Woman thinking about borrowing

If you're like many Canadians, you're probably wondering what the Tax-Free Savings Account (TFSA) is all about. This product, introduced by the Government of Canada, was designed to help Canadians increase their savings without being taxed on the interest earned in that account.

So, what's the difference between a TFSA and an RRSP?

Both are savings vehicles. RRSPs are tax deductible at the time of contribution, whereas a TFSA is not. However, when you withdraw money from an RRSP it is taxable, where a TFSA is not. TFSAs can be used for other purposes besides retirement, so they offer additional flexibility, being able to access these savings at any time.

Deciding whether a TFSA or RRSP (or a combination of both) is right for you will depend largely on your need to access your funds, or whether you need the immediate tax deduction. Perhaps you expect to be in a higher tax bracket in the future and will need the tax-free benefits that a TFSA presents. Or maybe you've topped out on your RRSPs and would like another savings vehicle that doesn't get taxed when withdrawn. Cambrian can help you decide what the right solution is.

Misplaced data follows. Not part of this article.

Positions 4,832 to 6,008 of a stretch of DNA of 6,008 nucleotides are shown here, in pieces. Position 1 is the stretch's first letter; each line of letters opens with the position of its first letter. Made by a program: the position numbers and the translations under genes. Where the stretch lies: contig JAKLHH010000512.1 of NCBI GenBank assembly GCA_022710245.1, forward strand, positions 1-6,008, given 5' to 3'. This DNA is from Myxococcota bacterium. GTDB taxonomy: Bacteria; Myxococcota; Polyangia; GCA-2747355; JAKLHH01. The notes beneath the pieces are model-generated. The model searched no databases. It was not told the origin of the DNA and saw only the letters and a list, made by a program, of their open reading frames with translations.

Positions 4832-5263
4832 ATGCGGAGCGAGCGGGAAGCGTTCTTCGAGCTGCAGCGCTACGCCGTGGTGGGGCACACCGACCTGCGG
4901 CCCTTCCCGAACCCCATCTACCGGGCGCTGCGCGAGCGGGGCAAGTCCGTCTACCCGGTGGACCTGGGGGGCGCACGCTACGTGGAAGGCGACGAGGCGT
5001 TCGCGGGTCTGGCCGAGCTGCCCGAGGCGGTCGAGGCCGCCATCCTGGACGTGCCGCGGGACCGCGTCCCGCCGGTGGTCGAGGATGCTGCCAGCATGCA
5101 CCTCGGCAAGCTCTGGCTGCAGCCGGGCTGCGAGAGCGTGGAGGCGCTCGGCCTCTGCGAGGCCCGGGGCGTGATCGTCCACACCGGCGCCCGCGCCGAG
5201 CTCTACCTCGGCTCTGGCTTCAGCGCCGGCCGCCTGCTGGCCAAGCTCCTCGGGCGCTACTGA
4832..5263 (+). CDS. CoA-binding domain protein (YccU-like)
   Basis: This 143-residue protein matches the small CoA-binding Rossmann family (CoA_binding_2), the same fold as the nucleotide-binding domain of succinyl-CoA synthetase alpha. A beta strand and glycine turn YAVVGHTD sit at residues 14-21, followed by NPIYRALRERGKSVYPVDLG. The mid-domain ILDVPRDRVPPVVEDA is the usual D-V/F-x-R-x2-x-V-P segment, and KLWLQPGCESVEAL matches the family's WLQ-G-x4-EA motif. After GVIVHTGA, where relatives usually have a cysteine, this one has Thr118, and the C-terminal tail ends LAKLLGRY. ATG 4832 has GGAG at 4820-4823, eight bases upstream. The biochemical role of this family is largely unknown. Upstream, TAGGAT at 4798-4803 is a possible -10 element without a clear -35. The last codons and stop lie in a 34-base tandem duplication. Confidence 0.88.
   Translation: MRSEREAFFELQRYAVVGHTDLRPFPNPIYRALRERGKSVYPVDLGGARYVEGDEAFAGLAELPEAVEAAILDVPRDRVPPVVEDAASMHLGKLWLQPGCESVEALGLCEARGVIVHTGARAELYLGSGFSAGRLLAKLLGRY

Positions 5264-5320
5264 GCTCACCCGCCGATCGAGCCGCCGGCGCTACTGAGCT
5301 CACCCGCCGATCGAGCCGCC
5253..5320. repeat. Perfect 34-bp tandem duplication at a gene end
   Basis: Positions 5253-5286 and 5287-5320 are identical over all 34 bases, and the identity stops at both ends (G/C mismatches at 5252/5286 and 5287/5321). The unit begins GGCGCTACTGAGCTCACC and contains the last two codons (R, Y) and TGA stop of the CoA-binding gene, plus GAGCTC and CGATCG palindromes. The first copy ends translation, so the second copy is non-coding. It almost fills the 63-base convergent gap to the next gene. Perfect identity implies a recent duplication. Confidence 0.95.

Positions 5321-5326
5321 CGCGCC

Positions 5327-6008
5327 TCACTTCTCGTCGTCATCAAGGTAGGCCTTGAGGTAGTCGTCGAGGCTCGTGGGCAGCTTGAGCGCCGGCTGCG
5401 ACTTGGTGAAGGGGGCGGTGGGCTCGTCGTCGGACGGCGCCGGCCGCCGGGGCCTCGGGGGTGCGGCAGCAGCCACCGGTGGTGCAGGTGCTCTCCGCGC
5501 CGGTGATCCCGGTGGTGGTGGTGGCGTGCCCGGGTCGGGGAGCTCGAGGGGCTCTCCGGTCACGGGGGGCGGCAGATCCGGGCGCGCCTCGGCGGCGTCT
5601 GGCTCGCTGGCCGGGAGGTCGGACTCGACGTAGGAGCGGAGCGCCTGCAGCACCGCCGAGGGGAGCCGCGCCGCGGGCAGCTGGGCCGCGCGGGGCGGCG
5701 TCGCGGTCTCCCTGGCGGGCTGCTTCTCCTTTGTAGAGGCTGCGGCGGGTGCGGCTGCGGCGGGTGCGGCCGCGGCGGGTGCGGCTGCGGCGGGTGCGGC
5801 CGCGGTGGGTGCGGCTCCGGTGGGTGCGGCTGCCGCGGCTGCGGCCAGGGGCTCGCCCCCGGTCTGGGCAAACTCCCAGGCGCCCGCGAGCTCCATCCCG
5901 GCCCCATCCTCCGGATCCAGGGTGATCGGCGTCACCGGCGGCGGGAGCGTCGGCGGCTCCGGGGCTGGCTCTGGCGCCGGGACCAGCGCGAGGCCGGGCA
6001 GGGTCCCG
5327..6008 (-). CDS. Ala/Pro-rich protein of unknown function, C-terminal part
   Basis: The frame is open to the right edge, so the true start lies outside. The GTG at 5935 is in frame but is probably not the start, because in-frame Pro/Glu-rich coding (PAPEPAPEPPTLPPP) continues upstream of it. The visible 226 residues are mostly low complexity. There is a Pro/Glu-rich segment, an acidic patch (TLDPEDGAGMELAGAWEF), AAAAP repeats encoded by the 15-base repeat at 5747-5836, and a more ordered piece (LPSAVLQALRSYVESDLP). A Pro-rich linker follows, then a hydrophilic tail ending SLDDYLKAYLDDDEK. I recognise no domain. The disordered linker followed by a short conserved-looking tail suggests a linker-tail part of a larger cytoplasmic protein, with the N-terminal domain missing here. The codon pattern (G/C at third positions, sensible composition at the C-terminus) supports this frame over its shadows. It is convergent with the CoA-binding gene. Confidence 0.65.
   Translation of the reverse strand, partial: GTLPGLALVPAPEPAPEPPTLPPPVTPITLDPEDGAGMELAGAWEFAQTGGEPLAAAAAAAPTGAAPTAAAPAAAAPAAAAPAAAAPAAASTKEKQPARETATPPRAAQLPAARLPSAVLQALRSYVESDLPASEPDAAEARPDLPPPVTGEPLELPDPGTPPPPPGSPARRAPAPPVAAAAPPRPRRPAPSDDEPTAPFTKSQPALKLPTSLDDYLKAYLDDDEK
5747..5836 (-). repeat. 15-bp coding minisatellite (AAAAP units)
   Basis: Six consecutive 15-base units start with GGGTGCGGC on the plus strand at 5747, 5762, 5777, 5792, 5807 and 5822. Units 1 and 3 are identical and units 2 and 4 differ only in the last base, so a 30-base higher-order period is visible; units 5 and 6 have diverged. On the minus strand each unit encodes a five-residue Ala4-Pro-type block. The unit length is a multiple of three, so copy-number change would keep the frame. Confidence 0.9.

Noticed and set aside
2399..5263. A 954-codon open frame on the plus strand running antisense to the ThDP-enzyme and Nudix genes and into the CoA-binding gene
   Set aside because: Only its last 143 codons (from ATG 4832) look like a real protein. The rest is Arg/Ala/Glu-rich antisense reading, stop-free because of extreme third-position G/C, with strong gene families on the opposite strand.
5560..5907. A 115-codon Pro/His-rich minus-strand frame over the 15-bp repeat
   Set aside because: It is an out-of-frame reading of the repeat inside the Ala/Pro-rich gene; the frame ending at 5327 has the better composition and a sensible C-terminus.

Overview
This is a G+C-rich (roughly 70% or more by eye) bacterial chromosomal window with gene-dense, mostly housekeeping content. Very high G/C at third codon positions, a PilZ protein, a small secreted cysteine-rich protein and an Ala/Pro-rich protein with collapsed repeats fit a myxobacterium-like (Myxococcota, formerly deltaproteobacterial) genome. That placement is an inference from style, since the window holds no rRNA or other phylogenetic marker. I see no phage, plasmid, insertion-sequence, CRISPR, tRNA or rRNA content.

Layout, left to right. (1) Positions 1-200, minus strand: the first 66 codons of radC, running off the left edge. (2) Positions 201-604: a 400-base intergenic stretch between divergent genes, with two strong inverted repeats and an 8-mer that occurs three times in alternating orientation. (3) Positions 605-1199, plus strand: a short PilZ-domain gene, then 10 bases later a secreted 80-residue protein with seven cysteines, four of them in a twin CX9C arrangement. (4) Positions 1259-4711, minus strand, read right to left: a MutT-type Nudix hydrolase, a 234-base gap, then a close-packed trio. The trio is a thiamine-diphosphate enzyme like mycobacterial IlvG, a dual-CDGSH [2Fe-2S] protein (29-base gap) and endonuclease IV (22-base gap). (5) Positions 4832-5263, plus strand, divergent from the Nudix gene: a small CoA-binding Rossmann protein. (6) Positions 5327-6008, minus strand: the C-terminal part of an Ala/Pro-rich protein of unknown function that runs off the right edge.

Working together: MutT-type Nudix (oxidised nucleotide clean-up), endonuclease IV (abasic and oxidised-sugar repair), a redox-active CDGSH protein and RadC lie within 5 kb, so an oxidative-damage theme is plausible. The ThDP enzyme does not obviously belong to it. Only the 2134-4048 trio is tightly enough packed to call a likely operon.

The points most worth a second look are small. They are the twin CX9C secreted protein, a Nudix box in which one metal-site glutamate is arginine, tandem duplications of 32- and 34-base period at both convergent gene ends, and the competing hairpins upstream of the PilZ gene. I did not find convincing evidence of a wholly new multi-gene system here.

Comparison Items TFSA RRSP
Minimum Age 18 years No minimum
Age limit for contributions No limit Year of 71st birthday
Contribution limit
2009-2012: $5,000

2013-2014: $5,500

2015: $10,000

2016 - 2018: $5,500

2019 - 2022:
2022: Up to $29,210
Limit as a % of income earned No limit 18%
Carrying forward of unused contribution room Annual Annual
Replacement of withdrawal amounts Yes No
Tax-deductibility of contributions No Yes
Tax on Income No No
Tax on withdrawals No Yes
Impact on government benefits (OAS, GIS) No Yes